As an increasing number of employees are now required to work remotely – three in five (61 per cent) claimed their staff have roles that involve some form of travel, and around a quarter (23 per cent) managing more flexible, non-deskbound roles – mobility has changed the way staff achieve results.
With many individuals now relying on accessories to create the same working experience they would get when working from the office – when working remotely or from home – it is essential employers are providing the right tools and technologies to make this possible.
Another key driver behind changing working environments will be the continued development of augmented reality (AR), and how the technology will be used to create virtual workspaces and offices, for employees that chose to work remotely. Not only does this give all members of staff the same sense of community, which may be lost when colleagues are not physically in the same office, it will also enable improved levels of collaboration, an essential driver to employee productivity.
Choosing the right tools to attract the best talent
With technology transcending geographical locations, there have never been more opportunities for talented workers to jump ship and move onto alternative employers.
Understanding the importance of keeping hold of valuable members of staff, a third (33 per cent) of organisations are changing their working environments to retain talent, while the same number of respondents see the benefits of mobile working environments for talent retention. Now, with just 6 per cent of people in the UK working a typical 9-5 job, flexibility is one of the most desirable workplace benefits an employer can offer.
In order to prepare for tomorrow, leaders need to focus on recruiting and retaining the best talent, looking after both new and existing employees. This is enhanced by providing them with the right tools and technologies to perform, as well as the right environments in which to share knowledge, collaborate and engage customers.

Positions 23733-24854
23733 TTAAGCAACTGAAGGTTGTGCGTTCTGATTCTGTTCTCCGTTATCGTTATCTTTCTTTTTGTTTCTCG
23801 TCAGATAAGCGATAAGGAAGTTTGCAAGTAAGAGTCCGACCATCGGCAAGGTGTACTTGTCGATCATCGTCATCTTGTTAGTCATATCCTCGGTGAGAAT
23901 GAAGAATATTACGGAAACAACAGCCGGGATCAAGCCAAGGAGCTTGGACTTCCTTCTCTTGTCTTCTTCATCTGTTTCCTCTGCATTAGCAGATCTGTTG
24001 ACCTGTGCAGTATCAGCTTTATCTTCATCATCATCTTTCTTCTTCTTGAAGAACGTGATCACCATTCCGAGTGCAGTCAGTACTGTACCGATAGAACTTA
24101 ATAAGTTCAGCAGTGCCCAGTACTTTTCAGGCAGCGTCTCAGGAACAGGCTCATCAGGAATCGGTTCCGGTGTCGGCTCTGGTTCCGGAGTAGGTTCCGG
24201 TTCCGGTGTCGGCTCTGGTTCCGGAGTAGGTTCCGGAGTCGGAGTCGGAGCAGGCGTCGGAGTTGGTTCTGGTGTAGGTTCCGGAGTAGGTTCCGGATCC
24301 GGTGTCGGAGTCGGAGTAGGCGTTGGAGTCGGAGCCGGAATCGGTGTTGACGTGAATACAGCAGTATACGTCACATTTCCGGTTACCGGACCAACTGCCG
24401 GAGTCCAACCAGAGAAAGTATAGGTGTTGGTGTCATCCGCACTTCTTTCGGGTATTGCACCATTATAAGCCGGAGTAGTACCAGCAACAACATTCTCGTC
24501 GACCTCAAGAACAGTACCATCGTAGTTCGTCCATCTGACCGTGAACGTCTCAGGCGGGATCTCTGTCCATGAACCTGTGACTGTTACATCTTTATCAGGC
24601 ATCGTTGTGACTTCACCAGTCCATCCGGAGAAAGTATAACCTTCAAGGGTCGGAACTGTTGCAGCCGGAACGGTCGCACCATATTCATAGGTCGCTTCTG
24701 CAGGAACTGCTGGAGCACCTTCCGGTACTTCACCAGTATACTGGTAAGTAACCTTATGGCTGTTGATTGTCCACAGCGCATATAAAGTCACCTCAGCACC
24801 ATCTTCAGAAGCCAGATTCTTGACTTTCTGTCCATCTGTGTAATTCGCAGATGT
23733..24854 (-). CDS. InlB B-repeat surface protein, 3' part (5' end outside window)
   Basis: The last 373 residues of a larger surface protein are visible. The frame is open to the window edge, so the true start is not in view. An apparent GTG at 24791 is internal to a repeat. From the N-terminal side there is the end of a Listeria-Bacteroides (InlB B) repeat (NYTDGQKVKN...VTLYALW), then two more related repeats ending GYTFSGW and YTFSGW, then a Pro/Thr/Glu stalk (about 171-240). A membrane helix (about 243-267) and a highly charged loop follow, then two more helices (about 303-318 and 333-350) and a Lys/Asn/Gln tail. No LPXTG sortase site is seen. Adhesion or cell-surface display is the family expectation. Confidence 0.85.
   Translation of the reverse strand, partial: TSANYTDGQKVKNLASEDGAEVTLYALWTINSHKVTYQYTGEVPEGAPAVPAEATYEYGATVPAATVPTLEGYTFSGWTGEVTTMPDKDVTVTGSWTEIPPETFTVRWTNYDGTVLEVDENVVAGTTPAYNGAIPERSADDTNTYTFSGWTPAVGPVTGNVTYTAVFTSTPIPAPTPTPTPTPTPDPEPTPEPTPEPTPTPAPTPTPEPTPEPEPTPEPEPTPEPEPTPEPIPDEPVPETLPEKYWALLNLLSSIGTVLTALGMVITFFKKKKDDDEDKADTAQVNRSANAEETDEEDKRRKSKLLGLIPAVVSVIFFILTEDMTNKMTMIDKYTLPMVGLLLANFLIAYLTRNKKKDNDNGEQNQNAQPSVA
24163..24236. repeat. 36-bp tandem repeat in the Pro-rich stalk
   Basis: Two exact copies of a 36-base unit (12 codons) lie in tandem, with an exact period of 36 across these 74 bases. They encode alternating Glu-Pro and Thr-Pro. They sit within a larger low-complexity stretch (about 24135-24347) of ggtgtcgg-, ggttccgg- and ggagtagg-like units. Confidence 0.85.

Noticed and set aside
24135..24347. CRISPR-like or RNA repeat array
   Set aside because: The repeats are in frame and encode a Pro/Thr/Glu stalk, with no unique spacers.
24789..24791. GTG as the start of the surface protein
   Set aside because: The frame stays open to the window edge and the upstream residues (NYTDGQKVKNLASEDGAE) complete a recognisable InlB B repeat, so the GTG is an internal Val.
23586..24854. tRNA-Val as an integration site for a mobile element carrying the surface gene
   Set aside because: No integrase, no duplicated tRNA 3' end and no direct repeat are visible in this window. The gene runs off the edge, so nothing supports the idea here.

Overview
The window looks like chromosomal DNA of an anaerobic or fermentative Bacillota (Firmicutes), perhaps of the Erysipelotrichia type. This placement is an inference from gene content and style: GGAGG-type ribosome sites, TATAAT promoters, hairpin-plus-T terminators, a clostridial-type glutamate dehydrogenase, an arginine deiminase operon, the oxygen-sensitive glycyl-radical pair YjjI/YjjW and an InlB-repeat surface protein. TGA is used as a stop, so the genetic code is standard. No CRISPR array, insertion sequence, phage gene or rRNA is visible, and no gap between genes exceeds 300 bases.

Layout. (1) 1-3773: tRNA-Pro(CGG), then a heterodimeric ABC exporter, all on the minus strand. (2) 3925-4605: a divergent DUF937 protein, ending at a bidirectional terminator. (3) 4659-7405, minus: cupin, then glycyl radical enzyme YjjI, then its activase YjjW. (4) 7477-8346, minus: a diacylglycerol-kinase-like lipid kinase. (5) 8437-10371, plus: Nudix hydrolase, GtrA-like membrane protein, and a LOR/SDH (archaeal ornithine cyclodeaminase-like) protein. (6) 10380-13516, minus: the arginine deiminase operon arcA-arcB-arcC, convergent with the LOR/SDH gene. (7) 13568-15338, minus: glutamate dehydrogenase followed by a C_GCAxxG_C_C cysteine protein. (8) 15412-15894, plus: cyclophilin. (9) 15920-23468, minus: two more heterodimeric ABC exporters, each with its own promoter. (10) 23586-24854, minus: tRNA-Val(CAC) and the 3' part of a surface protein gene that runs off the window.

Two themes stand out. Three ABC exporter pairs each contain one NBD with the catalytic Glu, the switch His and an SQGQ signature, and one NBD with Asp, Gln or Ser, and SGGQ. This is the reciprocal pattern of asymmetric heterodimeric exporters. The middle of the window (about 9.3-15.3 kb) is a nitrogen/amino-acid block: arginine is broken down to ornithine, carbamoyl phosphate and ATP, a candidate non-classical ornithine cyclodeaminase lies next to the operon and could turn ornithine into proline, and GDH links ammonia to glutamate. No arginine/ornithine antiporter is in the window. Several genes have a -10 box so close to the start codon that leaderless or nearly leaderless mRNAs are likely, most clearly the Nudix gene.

Enterprises of today are constantly being challenged to create new products quicker and improve the services they offer, all while maintaining a presence in the fast-moving realm of emerging technologies.
However, this is where we often go wrong – assuming that digital transformation is all about deploying new or cutting-edge technology, when it is just as much about people. For organisations that have been successful in their digital transformation efforts, employee engagement and organisational culture is not an after-thought, but part of a holistic approach.
As working environments continue to adapt to maximise the benefits of new technologies and digital capabilities, projects will not go as planned without the buy-in, engagement and support of employees and the way they work.
Whether being used to enable flexible/remote working, drive digital transformation, introduce data-driven work environments or encourage heightened productivity, technology will be at the heart of businesses and the future of work for many years to come. However, it’s just as important that organisations do not forget about the people along the way.
Marcus Harvey, Regional Director of Commercial Business EMEA, Targus.